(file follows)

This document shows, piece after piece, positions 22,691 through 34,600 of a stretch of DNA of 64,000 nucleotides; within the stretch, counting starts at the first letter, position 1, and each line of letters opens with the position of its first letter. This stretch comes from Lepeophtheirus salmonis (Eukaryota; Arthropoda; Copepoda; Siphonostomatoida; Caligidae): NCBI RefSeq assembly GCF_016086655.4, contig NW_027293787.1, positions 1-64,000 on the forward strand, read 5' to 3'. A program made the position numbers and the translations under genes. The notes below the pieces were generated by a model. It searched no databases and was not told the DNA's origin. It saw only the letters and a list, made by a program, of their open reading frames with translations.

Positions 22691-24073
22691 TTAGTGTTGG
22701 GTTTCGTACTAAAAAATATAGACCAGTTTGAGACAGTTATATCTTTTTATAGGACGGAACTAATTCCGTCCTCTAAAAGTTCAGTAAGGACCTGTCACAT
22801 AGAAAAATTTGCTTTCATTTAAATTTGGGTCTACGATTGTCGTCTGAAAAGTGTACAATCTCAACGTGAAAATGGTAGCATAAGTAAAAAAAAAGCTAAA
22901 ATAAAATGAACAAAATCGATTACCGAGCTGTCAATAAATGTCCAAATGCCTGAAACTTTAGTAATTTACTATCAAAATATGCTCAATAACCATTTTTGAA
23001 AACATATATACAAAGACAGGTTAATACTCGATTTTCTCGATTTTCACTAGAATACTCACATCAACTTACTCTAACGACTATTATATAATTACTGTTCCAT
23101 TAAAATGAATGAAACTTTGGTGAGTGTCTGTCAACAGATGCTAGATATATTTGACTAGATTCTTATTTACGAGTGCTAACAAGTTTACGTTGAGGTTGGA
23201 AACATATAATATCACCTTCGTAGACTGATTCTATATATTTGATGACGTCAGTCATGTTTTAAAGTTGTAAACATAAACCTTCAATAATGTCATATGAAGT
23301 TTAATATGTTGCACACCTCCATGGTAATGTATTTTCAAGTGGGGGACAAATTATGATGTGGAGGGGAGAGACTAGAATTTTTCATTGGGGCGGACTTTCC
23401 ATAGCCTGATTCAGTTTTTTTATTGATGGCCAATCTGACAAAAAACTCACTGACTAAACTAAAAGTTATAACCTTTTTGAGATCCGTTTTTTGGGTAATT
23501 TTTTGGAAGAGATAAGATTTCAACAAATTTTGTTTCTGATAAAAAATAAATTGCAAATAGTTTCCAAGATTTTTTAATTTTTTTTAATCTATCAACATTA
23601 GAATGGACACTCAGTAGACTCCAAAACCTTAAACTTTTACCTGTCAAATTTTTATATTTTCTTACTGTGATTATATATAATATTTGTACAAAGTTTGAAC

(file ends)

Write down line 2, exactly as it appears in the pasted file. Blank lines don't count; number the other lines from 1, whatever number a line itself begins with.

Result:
Positions 22691-24073